Wednesday, August 7, 2013

Fire And Ice

Once Mt. Mazama had collapsed within itself in a terminal cataclysm, the resulting caldera no doubt resembled the visage of hell from “Dante’s Inferno” -- a seething bottom of molten debris, fragments of sharp rock and pools of bubbling mud.

During the growth of Mt. Mazama, episodes of glacier accumulation had alternated with periods of volcanic eruption. Lava flows and showers dissipated the glaciers on the slopes of the caldera, creating torrents of melted water sweeping into the newly formed basin.

So as you might expect, Crater Lake was no overnight sensation. Over the course time, a lake eventually appeared in the caldera: first as series of small pools, then larger pools with connecting channels, and finally as a singular continuous and ever deepening body of water.

“As passing clouds unburdened themselves of their moisture, the level of the lake gradually rose,” wrote Howel Williams in "Crater Lake: The Story of Its Origin." “Four-fifths of the water fell directly into the lake as rain and snow: the remainder was supplied by small torrents cascading into the basin from the encircling cliffs.”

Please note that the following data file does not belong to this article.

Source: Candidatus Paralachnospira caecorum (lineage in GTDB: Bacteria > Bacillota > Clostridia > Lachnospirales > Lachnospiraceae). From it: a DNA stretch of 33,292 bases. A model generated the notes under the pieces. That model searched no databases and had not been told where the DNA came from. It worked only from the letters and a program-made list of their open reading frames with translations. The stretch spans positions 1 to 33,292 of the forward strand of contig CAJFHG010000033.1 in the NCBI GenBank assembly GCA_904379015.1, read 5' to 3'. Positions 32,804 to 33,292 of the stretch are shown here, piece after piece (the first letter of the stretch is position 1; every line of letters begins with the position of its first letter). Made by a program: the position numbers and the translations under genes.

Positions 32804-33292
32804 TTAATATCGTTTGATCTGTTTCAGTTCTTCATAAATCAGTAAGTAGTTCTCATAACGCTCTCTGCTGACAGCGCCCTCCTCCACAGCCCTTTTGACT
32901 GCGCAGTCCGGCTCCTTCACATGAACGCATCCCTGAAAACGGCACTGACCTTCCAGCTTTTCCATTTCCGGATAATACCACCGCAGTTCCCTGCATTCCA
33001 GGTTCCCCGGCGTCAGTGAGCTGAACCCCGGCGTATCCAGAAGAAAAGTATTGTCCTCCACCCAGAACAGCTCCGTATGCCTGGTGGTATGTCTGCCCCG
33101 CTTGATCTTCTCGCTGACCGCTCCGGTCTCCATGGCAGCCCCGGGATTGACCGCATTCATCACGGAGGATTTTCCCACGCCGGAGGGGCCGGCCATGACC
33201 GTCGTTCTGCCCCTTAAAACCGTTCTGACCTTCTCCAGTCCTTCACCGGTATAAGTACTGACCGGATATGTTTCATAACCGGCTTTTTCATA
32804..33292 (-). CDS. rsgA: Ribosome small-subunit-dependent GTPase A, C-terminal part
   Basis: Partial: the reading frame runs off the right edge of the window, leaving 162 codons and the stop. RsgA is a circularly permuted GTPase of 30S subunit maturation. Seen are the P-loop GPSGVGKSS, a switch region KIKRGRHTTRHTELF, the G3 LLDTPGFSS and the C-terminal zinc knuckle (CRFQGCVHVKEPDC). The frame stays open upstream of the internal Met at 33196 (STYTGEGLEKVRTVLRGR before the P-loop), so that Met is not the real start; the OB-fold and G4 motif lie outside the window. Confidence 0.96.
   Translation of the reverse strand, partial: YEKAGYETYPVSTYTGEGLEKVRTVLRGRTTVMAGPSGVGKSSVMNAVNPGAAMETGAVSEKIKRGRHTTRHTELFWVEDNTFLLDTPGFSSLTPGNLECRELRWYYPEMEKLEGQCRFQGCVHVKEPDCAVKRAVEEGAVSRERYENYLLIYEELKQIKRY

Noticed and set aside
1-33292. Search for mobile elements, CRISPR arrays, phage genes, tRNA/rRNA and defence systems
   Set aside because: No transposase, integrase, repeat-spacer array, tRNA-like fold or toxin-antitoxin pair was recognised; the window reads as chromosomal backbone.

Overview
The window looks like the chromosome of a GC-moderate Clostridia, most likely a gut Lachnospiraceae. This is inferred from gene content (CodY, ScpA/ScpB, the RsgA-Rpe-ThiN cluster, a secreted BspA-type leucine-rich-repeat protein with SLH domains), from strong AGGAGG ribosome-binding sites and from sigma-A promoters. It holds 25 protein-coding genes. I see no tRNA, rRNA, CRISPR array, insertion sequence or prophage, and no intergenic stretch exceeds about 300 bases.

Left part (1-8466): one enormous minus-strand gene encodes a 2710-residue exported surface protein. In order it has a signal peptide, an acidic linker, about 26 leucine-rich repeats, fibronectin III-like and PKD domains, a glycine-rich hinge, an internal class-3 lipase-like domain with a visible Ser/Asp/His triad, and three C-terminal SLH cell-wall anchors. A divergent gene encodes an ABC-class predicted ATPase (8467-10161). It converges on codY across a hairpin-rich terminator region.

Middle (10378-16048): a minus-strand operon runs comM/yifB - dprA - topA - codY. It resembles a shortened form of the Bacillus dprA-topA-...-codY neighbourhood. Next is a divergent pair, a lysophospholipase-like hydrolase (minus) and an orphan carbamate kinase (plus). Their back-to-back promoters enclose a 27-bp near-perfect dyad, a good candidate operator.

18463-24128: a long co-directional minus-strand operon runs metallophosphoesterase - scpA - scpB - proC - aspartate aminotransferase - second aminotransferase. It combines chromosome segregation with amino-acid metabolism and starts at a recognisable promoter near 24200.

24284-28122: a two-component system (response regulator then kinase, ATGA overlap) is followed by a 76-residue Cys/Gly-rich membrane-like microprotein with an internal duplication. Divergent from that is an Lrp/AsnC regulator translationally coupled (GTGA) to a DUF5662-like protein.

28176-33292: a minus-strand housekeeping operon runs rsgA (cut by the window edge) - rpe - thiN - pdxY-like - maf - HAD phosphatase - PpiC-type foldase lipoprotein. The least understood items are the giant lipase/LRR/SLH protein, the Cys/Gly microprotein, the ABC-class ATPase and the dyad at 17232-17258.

Today, the level lake is fairly constant, aside from minor seasonal fluctuations. Crater Lake has no inlets or outlets. The amount of water added by rain, snow and streams inside the caldera wall keeps pace with that lost by evaporation and percolation through the walls.

As the deepest body of fresh water in the U.S. and seventh deepest in the world, Crater Lake is approximately 1,932 feet deep. Indeed, the lake is so deep that it rarely freezes over, with recorded freezes occurring only in 1924, 1949 and 1983.

The immense depth of Crater Lake acts as a heat reservoir that absorbs and traps sunlight, maintaining the water temperature at an average of 55 degrees Fahrenheit on the surface and 38 degrees at the bottom. The surface temperature fluctuates a bit, but the bottom temperature remains quite constant.

All told, it likely took thousands of years for the caldera to transform from a hellish vision of Dante’s underworld to the heavenly views of the stunningly beautiful blue pool we see today (below, with my Mom posing on one of our trips to Crater Lake).

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